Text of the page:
What Should Be Included In A Genealogy Book?

Your self-published genealogy book is a priceless keepsake that will be passed down from generation to generation. And depending on the amount of information you've found about your family, this book may include several different resources – and each one tells your family's story in a unique, insightful way.   

A genealogy book is an account of your family's ancestry, and it can incorporate facts using several tools and resources. But what exactly should you include from the findings in your research? Many authors incorporate a mixture of historic accounts, interviews, documents, visuals, and personal keepsakes. And no matter what you decide to include, don't forget to add references. 

Once you dig in, you never know what you'll uncover. In this post, Book1One provides insight into each of the things you can include in your genealogy book-printing project, as well as what each one may bring to your story as a whole.


Hunt Down Historical Accounts

Oftentimes, family genealogists come across bits and pieces of historical information and use them as the basic building blocks for their book. Depending on what you've found, they may be just what you need to bring greater insight into your history. These articles may include:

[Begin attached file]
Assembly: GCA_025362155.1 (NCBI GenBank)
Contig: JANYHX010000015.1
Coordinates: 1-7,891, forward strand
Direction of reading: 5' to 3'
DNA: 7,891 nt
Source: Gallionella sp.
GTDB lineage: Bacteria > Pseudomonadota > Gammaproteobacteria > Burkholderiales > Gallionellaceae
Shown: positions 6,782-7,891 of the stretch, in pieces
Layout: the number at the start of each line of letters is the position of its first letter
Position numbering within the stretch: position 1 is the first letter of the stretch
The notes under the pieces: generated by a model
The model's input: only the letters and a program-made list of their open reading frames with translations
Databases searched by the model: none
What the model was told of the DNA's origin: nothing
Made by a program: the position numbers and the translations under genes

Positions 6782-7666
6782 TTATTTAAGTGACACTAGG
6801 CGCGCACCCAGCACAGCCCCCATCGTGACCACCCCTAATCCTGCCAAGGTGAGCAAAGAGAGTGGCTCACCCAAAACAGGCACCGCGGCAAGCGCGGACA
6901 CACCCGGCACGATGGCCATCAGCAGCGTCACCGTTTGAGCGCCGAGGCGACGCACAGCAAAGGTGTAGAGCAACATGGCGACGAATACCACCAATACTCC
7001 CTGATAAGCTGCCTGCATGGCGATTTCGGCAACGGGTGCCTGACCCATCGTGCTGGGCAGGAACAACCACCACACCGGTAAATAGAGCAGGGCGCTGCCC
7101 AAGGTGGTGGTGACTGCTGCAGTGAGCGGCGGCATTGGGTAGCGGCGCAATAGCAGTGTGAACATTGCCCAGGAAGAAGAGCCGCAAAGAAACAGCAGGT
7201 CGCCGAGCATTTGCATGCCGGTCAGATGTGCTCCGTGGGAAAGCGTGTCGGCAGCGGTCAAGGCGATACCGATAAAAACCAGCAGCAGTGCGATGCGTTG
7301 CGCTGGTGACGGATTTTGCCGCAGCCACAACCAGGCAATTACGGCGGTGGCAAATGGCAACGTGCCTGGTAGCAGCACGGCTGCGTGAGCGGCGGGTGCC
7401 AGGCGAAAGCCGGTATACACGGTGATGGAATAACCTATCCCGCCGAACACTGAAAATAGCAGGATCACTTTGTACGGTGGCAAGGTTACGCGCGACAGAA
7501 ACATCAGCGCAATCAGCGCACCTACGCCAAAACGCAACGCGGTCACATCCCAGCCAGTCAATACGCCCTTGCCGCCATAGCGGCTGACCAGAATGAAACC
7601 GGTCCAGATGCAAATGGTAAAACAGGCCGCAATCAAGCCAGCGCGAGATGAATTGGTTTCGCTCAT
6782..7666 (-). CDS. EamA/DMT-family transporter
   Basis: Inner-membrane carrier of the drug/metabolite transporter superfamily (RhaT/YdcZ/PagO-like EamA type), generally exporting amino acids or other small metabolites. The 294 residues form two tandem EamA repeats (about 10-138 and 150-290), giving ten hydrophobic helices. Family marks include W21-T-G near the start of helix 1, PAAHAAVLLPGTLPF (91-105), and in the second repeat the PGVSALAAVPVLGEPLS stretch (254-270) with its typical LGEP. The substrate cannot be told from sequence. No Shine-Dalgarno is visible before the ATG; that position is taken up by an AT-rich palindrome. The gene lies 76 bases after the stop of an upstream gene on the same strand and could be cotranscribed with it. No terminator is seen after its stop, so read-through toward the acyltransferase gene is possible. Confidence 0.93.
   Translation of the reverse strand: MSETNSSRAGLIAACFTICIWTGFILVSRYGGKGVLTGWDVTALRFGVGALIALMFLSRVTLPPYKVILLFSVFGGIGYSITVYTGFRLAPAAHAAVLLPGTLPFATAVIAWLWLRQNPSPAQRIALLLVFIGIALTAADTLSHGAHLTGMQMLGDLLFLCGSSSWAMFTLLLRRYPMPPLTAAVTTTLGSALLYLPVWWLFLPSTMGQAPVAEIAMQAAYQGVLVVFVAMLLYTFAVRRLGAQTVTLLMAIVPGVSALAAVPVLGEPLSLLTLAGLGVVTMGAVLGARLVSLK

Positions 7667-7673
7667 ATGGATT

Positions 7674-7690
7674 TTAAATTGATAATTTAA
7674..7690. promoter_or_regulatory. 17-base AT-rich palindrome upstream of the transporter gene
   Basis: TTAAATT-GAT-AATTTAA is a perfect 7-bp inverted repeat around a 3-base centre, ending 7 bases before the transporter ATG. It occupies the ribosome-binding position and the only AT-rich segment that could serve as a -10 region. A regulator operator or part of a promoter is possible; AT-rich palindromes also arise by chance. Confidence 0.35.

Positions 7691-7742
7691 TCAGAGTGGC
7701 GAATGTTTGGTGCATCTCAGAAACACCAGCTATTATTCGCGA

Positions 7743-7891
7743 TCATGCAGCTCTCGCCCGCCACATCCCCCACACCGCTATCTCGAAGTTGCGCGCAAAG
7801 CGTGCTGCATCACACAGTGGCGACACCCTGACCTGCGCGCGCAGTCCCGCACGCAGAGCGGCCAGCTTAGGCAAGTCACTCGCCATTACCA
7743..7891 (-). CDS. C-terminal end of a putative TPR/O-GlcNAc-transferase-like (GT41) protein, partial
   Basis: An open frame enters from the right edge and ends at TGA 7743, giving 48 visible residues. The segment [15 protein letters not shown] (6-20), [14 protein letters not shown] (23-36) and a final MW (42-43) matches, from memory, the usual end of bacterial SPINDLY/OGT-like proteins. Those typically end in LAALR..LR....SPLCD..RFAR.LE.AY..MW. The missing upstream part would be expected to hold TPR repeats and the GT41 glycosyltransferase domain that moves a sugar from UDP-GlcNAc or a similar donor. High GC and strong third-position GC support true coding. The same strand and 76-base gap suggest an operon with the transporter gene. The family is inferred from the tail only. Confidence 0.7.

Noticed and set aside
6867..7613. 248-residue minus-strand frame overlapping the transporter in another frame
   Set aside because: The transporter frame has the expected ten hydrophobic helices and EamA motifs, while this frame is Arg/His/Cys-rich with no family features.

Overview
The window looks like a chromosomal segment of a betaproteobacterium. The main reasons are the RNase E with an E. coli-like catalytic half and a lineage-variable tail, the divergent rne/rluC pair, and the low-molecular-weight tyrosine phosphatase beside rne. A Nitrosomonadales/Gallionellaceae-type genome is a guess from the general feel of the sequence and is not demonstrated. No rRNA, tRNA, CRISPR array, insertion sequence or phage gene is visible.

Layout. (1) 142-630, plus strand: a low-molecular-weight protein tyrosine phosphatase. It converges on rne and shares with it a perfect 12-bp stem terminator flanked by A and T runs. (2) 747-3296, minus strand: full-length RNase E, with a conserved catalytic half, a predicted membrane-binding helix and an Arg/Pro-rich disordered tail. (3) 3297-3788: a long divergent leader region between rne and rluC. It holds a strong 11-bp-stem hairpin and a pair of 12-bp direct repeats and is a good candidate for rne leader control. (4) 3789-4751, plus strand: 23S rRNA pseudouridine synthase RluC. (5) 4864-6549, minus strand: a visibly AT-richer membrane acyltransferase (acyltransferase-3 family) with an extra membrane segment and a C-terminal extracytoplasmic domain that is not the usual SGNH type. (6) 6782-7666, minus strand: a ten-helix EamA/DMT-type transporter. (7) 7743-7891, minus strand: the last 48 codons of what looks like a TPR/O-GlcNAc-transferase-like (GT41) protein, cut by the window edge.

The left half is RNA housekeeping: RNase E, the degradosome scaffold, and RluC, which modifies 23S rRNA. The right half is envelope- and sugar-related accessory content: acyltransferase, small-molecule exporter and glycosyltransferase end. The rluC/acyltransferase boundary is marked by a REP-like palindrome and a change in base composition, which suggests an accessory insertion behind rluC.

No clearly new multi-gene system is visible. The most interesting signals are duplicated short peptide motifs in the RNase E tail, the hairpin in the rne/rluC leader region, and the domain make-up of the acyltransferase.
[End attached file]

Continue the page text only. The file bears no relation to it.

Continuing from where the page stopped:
• Newspaper clippings 
  • Handwritten letters 
  • Journals 
  • Scrapbooks 

Each item can tell your family's story in various ways. For example, newspaper clippings work well for setting the stage – bringing relevance to particular points in time and providing a sense of what society as a whole was experiencing back then. On the other hand, handwritten notes, journals, and scrapbooks give your ancestors voices, letting the reader gain insight through a more personal lens. When thoughtfully juxtaposed alongside portraits, they can help bring those people to life in your book.


Interview Family Members

While gathering intel on your family's whole story, sometimes you may need to take advantage of your inner journalist. Some genealogy authors fill in the blanks with interviews from living family members. From parents and grandparents to aunts, uncles, and cousins, each person has a different story to tell –from a perspective that's unique to their personal experiences. It's well worth seeing if they can help you put some of the pieces of the puzzle together. 

If your research is yielded little in the form of old photographs, records, and newspaper clippings, these narratives can create the heart and soul of your book. Some things to keep in mind when incorporating personal narratives include: